HTML and CSS Reference
In-Depth Information
<input type="number"></input>
<input type="range" min="1" max="5">range</input>
Try the previous input tags, and you'll notice that the number type will have arrows on the right side and the
range type will render a simple slider, as shown in Figure 11-8 .
Figure 11-8. How the Chrome browser handles the number and range input
What's really interesting with these new (and old) input formats are the new attributes associated with them such
as placeholder , required , and the really cool pattern . Each of these attributes has its own benefits; for example, the
placeholder attribute allows the input field to display some sample text to signify what text format that user should
enter. This is helpful for specific text formatting such as credit cards, phone numbers, or even Social Security numbers.
As you've learned, required is a great attribute for ensuring a user will fill out a section in the form before submitting.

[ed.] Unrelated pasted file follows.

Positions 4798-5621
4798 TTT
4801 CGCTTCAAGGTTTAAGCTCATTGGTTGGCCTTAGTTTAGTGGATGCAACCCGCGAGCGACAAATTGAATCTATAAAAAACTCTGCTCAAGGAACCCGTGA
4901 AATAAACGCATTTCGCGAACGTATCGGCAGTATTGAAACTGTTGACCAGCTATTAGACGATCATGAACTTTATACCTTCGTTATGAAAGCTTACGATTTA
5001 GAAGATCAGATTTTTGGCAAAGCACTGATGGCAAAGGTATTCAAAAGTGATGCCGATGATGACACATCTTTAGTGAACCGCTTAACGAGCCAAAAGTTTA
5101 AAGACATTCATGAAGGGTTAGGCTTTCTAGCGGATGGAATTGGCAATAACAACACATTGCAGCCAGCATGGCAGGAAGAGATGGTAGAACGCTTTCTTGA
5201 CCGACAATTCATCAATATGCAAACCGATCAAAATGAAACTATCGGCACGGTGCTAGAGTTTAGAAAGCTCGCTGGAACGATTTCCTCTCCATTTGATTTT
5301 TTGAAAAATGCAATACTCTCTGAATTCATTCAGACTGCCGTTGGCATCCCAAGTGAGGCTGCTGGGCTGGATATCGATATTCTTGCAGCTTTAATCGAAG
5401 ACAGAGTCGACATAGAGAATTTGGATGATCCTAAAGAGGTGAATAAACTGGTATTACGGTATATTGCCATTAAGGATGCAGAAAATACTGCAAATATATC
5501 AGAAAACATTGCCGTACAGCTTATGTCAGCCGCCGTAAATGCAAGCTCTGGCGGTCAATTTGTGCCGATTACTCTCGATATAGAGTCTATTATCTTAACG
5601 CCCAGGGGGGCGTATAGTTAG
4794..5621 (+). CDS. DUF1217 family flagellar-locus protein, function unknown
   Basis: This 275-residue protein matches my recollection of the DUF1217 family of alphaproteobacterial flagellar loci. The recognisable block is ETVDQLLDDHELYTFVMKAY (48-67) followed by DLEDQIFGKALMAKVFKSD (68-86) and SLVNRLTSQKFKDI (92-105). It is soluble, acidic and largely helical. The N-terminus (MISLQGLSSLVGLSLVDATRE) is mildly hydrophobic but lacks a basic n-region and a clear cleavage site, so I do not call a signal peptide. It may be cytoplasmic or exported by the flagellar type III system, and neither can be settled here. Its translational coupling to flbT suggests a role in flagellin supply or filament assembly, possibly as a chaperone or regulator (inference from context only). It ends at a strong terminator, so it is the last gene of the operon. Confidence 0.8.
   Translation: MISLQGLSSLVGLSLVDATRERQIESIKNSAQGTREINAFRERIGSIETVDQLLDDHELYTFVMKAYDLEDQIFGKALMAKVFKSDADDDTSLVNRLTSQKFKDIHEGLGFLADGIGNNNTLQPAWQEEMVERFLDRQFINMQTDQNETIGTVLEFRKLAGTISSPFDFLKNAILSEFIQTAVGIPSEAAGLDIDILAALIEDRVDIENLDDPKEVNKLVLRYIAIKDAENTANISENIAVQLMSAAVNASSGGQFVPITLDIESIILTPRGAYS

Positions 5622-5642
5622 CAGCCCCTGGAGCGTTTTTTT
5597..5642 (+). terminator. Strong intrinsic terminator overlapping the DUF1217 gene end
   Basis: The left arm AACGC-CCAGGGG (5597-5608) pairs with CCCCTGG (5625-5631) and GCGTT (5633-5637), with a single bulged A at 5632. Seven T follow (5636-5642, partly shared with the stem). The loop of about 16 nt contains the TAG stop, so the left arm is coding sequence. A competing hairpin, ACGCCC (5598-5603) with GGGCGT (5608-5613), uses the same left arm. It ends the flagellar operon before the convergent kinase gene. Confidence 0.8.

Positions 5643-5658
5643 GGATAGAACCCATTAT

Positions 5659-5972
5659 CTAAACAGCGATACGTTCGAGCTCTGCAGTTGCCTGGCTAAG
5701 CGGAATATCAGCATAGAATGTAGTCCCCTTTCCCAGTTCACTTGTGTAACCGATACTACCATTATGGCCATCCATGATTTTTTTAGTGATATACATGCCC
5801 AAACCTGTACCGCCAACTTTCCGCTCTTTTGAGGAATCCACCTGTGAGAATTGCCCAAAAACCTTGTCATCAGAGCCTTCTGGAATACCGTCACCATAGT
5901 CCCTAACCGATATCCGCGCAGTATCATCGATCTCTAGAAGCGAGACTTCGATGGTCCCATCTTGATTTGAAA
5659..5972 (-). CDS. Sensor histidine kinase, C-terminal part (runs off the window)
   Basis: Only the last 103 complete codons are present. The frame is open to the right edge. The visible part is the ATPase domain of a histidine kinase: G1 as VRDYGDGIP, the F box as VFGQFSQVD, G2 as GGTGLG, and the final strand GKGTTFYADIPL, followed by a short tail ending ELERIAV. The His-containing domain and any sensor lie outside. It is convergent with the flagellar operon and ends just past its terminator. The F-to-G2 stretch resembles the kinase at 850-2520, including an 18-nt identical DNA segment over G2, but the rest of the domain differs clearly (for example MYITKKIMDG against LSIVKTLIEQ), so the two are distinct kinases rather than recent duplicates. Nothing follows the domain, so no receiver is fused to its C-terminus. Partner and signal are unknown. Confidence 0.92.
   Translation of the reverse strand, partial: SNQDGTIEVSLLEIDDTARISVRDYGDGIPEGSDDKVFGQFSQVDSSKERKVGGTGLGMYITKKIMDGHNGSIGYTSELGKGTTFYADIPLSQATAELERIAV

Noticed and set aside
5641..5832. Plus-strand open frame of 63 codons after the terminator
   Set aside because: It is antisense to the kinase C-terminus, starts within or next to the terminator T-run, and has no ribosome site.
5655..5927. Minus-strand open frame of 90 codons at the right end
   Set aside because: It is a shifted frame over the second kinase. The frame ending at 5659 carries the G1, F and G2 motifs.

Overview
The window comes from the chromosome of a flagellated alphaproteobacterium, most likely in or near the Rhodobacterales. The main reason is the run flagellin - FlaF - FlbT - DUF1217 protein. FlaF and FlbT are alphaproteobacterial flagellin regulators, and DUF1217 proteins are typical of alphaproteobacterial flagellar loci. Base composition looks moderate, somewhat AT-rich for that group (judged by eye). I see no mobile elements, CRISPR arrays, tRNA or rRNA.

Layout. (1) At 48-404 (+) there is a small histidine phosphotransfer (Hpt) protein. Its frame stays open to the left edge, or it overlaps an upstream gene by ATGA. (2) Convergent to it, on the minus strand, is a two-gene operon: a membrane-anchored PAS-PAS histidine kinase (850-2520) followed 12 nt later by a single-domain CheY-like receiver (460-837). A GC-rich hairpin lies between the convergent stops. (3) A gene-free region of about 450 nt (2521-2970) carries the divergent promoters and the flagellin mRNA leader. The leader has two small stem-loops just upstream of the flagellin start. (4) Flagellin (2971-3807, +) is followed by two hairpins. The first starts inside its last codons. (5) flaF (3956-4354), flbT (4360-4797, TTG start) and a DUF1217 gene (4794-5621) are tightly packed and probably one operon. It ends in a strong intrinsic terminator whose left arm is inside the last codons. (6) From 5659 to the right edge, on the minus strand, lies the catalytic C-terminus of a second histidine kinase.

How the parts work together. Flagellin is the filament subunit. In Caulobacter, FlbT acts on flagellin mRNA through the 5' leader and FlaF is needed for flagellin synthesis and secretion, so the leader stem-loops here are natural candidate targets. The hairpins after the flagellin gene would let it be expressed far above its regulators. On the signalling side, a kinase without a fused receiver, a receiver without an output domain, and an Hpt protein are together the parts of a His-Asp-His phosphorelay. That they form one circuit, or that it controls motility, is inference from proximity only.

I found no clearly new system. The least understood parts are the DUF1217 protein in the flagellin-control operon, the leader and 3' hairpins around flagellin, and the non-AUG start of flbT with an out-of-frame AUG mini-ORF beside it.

The browser will now check to see whether any inputs are required and flag them when the user attempts to submit the form.
The pattern attribute essentially allows you to use your own regular expressions (regex) from directly within
the HTML markup. Traditionally, this was handled only via JavaScript, and if you want your user to explicitly enter
something like a five-digit ZIP code, you can use a regex pattern to ensure that client-side validation is in place before
the user submits their data. Listing 11-9 outlines what I am discussing.
Listing 11-9. Pattern Attribute Example
<!DOCTYPE html>
Zip code: <input type="tel" pattern="^\d{5}$" title="Five digit ZIP code" />
<input type="submit" />
Regular expressions are very powerful bits of code and can be conditioned to fit a wide variety of use cases. In
the previous example, you are using the regex pattern of ^\d{5}$ , which is ensuring that the user enters five digits for
proper U.S. ZIP code entry.
For a useful regex tester/validator, please visit .
What's also really cool with the inputs is that you can customize your CSS based on the pseudo classes that get
applied from the user interaction (or noninteraction). The following CSS example shows how you can present an error
area for the form elements that weren't validated:
input {
border: 1px solid #000000;
input:focus {
border: 2px dashed #666666;
Search WWH ::

Custom Search